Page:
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Anyone else have this in your contracts?

Discussion in 'Commercial Snow Removal' started by NPMinc, Dec 5, 2010.

  1. Was curious if anyone else has a confidentiality/non disclosure clause written into their commercial contracts. Mine states something along the lines of "All information contained in this agreement is considered to be between parties named herein and both parties agree that all information contained herein is to be held in strict confidence". My reason for adding this was that a couple years ago I had a few guys going around to several of my customers and straight out asking them what they were paying and then offering $x less to steal the contract. This really chapped my Azz that they would do this not just because I had the work taken from me, but also that I had gone through the work to complete a legitimate estimate and after signing the contract had that job in my job plans. I doubt I would really have much ground to stand on as far as enforcement, however I have had friends of mine stop and ask on a few and they were simply told that it was under contract for the season, and they would be more than welcome to submit an estimate for next season. So I guess it did have some positive effect. Just wondering if anyone else does this.
  2. msu1510

    msu1510 Senior Member
    from MI
    Messages: 128

    no i dont have anything like that. sounds nice though
  3. Rc2505

    Rc2505 PlowSite.com Addict
    Messages: 1,245

    I can see your point, but enforcement would be next to impossible. I don't have it in my snow contracts, but I have something similar in my service contracts.
  4. As I said in the OP I really couldnt see how I could enforce it, I mainly did it so they might think twice before just giving my figures out to anyone. Im sure most of them till I pointed it out, didn't realize that this would be a big deal to tell others. As i said i have "tested" a few and they all so far have "passed" so as far as im concered has served its purpose and will remain in my contracts. and yes like you it is also in some contracts for some other aspects of my business.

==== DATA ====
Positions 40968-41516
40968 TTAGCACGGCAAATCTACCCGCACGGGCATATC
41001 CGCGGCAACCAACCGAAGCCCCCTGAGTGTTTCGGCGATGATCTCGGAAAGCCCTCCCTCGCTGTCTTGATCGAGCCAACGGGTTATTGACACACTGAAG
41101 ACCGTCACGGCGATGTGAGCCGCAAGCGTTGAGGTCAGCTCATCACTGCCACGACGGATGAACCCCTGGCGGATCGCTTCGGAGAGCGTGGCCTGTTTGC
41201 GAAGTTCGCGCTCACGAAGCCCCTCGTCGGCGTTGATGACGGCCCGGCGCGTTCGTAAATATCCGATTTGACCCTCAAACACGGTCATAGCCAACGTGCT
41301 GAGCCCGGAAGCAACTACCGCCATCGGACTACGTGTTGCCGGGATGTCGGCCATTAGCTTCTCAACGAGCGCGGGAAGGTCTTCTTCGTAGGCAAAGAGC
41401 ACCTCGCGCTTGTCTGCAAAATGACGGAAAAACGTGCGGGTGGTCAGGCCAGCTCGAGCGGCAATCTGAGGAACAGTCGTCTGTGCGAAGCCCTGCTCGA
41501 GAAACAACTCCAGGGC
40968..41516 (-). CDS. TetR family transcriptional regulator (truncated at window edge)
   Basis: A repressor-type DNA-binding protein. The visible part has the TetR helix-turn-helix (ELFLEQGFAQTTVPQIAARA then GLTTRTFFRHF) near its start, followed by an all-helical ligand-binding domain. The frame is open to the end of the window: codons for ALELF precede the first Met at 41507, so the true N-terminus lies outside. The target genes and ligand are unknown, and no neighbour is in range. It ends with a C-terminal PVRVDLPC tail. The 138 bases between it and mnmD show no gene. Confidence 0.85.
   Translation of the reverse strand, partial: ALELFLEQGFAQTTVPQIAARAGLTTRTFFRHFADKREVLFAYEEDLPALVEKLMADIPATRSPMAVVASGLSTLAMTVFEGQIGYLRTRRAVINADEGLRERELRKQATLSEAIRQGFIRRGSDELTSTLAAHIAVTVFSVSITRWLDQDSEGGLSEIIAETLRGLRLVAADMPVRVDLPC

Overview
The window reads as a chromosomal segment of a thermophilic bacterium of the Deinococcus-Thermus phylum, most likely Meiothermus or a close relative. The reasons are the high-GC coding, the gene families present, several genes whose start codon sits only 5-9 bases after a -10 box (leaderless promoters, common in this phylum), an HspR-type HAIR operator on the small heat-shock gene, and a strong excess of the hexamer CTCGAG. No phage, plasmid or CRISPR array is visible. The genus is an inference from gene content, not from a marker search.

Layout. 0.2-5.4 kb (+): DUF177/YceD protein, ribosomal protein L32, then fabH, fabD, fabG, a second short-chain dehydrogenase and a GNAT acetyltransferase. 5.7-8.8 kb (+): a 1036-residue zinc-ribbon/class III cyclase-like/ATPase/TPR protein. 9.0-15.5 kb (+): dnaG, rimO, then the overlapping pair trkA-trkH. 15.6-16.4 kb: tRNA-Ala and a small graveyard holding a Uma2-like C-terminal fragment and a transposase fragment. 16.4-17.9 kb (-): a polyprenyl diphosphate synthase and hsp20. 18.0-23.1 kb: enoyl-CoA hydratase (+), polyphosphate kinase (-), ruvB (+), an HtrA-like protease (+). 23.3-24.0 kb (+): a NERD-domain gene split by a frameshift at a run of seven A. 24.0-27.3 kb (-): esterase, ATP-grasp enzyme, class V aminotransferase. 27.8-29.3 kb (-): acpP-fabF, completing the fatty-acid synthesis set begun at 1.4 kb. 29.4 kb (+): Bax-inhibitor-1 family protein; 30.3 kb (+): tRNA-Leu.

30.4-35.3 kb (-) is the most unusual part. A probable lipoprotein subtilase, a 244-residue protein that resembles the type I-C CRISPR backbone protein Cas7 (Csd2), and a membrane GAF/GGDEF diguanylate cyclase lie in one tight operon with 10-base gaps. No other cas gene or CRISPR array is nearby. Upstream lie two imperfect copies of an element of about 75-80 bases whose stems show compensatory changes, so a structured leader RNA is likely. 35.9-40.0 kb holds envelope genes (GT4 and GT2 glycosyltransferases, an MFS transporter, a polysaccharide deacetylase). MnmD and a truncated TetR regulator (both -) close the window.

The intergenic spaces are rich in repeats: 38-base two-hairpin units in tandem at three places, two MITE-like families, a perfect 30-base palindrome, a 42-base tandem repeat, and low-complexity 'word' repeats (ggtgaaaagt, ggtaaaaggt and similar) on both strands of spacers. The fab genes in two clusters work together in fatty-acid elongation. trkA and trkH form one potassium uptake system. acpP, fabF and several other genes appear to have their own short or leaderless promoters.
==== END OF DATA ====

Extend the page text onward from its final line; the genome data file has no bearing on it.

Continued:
REAPER 2000 Club Member
    from 60050
    Messages: 2,230

    I know a EX roofer in Michigan who will do exactly what you describe. Among other names I have called him a low baller in roofing and have seen him actually lose money doing his bidding this way.

    People are not honest when talking about money and spending when someone asks how much. On a bid the buyer knows the one asking is looking to undercut the other guy. So they will low-ball the lowballer.
    Roofing estimate from legit guy = $5000.
    Low baller asks how much legit company told him. Buyer says $2500. Lowballer believes this and not knowing real costs says $2250. Gets job and ends up eating his shorts.

    Notice I said EX roofer. This is the exact reason why. He at one point had 25 jobs and thought he was rolling in the money. By the time he was done with the jobs he was bankrupt and has still not recovered over 5 years later and still can not figure out why.
  6. TCLA

    TCLA 2000 Club Member
    Messages: 2,707

    This is more of a vague confidentiality clause than anything else. Add non-compete verbiage to make your intentions and agreement clear. A 2 year non-compete with penalty is about right....and they are very enforceable in court.
  7. joe2113

    joe2113 Junior Member
    from Midwest
    Messages: 15

    Good call! I didn't know where you were going with that at first. A guy who used to work for me bought a plow for his truck this summer and went to all of my accounts bidding almost half of what I do it for. Only one customer decided to hire him and he got three large apartment complexes out of it. I can't really blame the management company for trying to save some money in these rough economic times, but they might learn about dealing with guys like him when his tired 97' 3/4 Chevy breaks down and they can't find anybody to finish their lots. At the prices he is charging if he loses a plow flag he'll be lucky to break even.
    I doubt you'll ever have to try to enforce that non disclosure clause, but it's great way to remind our customers about how this business is done honestly.
  8. kitzy

    kitzy Junior Member
    from PA
    Messages: 17

    As others mentioned, clauses in agreements/contracts or whatever we want to call them are almost impossible to enforce. But it certainly doesn't hurt to include that clause if you care to. Clauses in contracts are like locks on trailers....they wont prevent theft if someone wants in bad enough but..... they certainly deter some/most people...just like words do in an agreement (for those that can read of course). :dizzy:
  9. mnlefty

    mnlefty Senior Member
    Messages: 980